Over the summer Lynda Keen visited a little known but important museum in Tower Hamlets….
Tucked away in a side street off the Commercial Road inside a Baptist church is this little-known but very important museum. It contains a large number of Bibles in manuscript and print, along with other interesting texts, books and memorabilia, including ancient cuneiform tablets from Ur of the Chaldees, Torah scrolls and Qoran texts.
There are original manuscripts of both the Old and New Testaments by John Wycliffe in the 14th century, the first ever translations into English. Also the first printed edition of Wycliffe’s New Testament.
The earliest complete printed Bible is the Gutenberg Bible of 1455, written in Latin. First and early editions of Martin Luther’s 16th century publications of the Bible and New Testament in German are on display. Also from the 16th century are the New Testament in English by William Tyndale and the first complete printed Bible in English translated by Myles Coverdale.
Another notable early Bible in the collection is a copy of the first edition of the 1539 Great Bible with a preface by Thomas Cranmer and the title page showing Henry VIII giving the Bible to Cranmer and Thomas Cromwell to distribute to the people. The first edition contains Cromwell’s coat of arms. The museum also has a copy of a later edition with Cromwell’s coat of arms removed because by then he had been executed for treason and heresy.
Other important Bibles – some of which are first editions – are the 1560 Geneva Bible, the 1568 Bishop’s Bible commissioned by Queen Elizabeth I, a 1588 Catholic Bible with the coat of arms of King Charles I on the binding and, last but not least, a first edition King James Bible of 1611.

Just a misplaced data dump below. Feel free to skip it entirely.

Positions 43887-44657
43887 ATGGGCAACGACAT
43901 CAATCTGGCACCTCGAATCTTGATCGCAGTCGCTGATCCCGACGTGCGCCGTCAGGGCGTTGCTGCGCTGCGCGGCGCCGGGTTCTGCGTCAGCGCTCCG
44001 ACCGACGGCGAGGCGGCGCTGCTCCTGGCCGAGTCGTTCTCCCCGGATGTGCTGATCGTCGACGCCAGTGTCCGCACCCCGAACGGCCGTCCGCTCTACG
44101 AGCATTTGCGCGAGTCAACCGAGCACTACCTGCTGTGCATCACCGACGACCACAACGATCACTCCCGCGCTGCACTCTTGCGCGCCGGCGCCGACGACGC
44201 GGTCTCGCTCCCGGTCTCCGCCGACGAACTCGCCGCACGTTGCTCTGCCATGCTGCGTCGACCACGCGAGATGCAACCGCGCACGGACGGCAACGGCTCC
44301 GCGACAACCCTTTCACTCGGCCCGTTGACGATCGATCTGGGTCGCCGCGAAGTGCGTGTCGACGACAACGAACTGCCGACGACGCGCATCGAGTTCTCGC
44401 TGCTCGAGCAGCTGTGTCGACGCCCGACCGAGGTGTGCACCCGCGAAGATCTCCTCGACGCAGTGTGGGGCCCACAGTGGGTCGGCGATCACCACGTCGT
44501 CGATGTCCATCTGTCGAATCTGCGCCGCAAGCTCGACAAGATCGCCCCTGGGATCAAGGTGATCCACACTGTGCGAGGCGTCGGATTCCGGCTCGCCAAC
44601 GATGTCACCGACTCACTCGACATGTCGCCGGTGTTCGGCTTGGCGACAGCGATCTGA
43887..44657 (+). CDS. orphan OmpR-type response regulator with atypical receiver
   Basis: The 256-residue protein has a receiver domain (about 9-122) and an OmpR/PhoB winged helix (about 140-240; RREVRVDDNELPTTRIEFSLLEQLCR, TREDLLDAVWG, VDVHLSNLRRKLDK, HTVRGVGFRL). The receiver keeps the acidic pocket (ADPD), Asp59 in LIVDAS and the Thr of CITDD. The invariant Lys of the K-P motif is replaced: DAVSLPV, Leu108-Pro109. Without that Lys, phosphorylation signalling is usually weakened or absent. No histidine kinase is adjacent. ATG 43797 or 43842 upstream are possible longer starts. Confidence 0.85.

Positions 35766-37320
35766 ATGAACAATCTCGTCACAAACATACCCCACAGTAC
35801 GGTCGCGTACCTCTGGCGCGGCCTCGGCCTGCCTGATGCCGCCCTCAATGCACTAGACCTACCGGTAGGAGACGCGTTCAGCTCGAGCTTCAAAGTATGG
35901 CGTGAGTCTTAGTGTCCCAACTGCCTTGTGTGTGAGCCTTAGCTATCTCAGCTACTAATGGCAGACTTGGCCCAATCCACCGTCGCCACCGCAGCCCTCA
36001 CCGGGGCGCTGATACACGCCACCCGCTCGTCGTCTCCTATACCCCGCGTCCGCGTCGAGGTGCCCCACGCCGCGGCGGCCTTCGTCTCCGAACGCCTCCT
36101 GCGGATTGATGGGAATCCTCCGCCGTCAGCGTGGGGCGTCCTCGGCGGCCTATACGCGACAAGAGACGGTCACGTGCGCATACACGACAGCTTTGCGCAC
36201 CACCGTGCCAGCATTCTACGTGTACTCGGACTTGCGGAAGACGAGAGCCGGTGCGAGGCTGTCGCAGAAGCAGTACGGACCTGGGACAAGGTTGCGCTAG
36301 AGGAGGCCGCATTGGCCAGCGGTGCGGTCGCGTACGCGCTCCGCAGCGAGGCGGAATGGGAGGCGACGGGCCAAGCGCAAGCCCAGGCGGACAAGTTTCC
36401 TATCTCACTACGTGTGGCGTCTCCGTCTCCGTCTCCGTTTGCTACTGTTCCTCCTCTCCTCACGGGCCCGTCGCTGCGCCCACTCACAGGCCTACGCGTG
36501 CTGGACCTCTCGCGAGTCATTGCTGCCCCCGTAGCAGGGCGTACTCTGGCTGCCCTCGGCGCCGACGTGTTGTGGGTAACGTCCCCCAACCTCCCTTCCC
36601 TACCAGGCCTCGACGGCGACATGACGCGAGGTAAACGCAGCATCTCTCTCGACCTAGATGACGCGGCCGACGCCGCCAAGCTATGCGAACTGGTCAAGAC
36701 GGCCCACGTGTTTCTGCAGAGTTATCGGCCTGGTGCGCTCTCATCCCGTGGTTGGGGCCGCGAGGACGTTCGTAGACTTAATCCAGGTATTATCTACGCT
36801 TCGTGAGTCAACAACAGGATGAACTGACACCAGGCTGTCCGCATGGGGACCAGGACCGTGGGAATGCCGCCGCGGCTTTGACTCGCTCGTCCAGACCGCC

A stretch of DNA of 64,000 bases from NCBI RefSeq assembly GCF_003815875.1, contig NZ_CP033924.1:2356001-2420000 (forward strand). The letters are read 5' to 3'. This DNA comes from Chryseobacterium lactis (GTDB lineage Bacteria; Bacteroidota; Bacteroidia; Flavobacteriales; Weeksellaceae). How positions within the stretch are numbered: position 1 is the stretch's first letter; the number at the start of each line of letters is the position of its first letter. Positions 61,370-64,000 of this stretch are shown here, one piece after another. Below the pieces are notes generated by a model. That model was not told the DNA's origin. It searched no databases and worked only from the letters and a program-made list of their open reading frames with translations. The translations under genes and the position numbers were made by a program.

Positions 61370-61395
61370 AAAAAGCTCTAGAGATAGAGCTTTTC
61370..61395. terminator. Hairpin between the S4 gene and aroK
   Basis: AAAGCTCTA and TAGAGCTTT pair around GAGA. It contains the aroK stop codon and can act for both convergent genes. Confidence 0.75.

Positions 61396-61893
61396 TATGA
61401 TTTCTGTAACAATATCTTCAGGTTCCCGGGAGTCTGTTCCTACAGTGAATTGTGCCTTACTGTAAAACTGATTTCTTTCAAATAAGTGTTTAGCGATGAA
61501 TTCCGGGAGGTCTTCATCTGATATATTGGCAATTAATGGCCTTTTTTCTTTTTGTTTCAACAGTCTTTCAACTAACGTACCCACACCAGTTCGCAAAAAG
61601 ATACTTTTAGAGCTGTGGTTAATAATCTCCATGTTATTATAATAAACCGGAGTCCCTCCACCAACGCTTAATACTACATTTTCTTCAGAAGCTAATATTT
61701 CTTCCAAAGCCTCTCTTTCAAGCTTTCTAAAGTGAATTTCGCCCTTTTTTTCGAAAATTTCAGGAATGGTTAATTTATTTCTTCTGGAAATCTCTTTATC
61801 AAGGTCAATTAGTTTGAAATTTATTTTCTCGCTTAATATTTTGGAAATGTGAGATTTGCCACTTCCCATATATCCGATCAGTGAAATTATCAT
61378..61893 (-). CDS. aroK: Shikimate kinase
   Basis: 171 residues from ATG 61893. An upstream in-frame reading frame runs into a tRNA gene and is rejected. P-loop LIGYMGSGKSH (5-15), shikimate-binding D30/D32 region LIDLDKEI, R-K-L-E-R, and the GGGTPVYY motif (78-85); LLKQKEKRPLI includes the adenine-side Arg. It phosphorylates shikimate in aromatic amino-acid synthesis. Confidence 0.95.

The museum also houses the Bibles of several famous people: John Bunyan, Pope Pius VI, Henry Morton Stanley (the Stanley who found David Livingstone), the British hangman Albert Pierrepoint, Baptist preachers Charles Spurgeon and J. Frank Norris, William Wilberforce, Florence Nightingale, Charles Darwin’s wife Emma, T. S. Eliot, George Bernard Shaw, Reggie Kray, Jack Ruby, President Gerald Ford, Elvis Presley, Princess Diana and Queen Elizabeth II.
An especially interesting thing in the museum is the WWII story of an American Air Force sergeant Jacob DeShazer and a Japanese Air Force pilot Mitsuo Fuchida who after the war worked together as Christian missionaries. Fuchida’s Bible is part of the display.
Apart from religious texts, there are other manuscripts such as a copy of Thomas Moore’s treatise on the body and blood of Christ being real and present in the sacrament, which he wrote while imprisoned in the Tower and handwritten documents written by John Newton, who wrote the hymn Amazing Grace. There is also a complete set of the transcripts of the Nuremberg trials.
Parts of the collection frequently go out on loan to exhibitions worldwide.
This fascinating collection was begun by Dr Jewell E Smith and is now curated by his son David and David’s wife Eva. David is pastor of the Baptist church in which the museum is located – the Church of the Book at 270 Salmon Lane, London E14 7EU.
Guided tours are free immediately after scheduled church services or you can book via the https://www.museumofthebook.com/ website for a paid tour from Tuesday to Friday between 10am and 4pm. The nearest stations are Westferry or Limehouse DLR and buses D3, 15, 115 and 135 all stop at Salmon Lane.